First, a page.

Losing the Center: The Decline of American Liberalism, 1968-1992
By Jeffrey Bloodworth
University Press of Kentucky,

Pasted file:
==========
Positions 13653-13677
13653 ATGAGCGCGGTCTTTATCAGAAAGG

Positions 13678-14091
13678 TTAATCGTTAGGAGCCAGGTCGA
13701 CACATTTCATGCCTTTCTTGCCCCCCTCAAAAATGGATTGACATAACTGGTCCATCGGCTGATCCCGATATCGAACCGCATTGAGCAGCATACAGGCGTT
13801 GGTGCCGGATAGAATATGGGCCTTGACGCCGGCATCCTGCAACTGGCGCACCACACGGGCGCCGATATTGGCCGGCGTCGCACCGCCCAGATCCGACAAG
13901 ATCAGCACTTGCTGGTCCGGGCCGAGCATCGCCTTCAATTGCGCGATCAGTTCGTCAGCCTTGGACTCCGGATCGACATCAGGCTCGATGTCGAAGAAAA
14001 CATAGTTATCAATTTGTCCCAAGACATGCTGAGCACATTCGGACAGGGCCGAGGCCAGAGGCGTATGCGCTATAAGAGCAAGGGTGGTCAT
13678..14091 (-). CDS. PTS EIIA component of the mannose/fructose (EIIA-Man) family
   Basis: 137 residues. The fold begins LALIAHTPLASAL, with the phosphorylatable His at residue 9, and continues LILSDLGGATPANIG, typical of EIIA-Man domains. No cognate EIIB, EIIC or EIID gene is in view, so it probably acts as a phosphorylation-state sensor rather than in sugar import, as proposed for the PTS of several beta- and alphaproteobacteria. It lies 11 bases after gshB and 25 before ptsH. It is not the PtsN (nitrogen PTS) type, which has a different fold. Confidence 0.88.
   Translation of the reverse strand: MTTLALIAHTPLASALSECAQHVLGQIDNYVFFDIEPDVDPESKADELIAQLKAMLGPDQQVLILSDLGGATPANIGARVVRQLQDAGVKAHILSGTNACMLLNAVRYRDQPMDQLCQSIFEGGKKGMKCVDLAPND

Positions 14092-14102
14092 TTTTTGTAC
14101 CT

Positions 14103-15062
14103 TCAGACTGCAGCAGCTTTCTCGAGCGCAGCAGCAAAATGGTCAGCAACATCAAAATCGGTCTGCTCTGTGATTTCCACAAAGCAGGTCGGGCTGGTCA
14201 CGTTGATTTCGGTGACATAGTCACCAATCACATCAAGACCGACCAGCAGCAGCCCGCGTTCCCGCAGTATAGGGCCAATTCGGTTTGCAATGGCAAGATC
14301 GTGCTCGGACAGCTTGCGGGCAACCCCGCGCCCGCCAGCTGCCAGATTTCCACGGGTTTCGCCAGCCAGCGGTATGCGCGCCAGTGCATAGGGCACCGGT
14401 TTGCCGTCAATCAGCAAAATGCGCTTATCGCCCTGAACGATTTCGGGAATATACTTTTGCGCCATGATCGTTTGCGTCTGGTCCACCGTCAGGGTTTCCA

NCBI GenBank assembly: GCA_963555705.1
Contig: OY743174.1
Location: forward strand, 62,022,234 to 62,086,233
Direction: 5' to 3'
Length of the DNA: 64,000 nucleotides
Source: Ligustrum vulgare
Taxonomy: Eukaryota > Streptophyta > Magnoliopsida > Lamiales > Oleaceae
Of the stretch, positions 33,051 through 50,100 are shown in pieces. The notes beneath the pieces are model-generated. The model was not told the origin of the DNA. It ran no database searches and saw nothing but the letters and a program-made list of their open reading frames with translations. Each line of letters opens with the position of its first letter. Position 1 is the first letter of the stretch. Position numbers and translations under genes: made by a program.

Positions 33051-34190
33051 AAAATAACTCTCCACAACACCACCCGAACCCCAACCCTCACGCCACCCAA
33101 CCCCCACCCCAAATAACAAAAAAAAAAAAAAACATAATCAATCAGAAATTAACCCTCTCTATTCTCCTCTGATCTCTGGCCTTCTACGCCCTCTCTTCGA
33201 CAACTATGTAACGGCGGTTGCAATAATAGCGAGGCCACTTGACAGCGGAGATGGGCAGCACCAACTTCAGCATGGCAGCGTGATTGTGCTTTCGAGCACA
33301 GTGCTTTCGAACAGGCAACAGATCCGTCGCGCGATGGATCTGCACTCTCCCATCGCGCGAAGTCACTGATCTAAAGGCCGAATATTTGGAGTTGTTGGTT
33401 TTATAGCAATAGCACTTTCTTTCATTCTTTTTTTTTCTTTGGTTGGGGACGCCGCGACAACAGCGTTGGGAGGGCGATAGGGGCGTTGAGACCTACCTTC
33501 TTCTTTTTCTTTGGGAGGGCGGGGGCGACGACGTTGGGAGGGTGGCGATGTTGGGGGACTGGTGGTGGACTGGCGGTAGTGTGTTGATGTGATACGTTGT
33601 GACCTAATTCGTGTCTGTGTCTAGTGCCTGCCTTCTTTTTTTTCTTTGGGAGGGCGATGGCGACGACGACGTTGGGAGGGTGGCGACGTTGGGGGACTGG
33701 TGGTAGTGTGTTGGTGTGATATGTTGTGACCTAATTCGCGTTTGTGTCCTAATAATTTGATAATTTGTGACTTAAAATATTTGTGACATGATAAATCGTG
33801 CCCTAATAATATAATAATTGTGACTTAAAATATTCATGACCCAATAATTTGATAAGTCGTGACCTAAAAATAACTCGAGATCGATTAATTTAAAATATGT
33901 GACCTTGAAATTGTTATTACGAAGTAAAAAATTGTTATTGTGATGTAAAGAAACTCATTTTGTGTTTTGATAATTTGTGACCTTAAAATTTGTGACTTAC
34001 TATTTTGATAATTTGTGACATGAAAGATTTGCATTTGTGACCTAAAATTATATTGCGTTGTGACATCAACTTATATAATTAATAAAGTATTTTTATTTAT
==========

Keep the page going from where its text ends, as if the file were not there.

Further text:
Who remembers the fall of 1976, and the brief flurry of interest when it appeared that Senator James Buckley, the Conservative party incumbent in New York, might face a challenge from Monday Night Football’s Howard Cosell? Or that the first African American to win a majority-white district in the South was Harold Ford Sr., of Tennessee, in 1974—the year 74 liberal “Watergate babies” stormed the House? Jeffrey Bloodworth does. In his unusual multi-disciplinary effort, Losing the Center: The Decline of American Liberalism, 1968-1992, the Gannon University professor does more than serve up first-rate trivia. Combining political science, biography, and sociology, Bloodworth expertly traces the evolution of the Democratic Party and its attendant electoral woes from the “Vital Center” zenith of Arthur Schlesinger and John F. Kennedy to the “New Politics” debacle of George McGovern and the Nixon landslide of 1972. Along the way, Bloodworth sketches some fine political portraits to reaffirm Tip O’Neill’s famous maxim: All politics is local.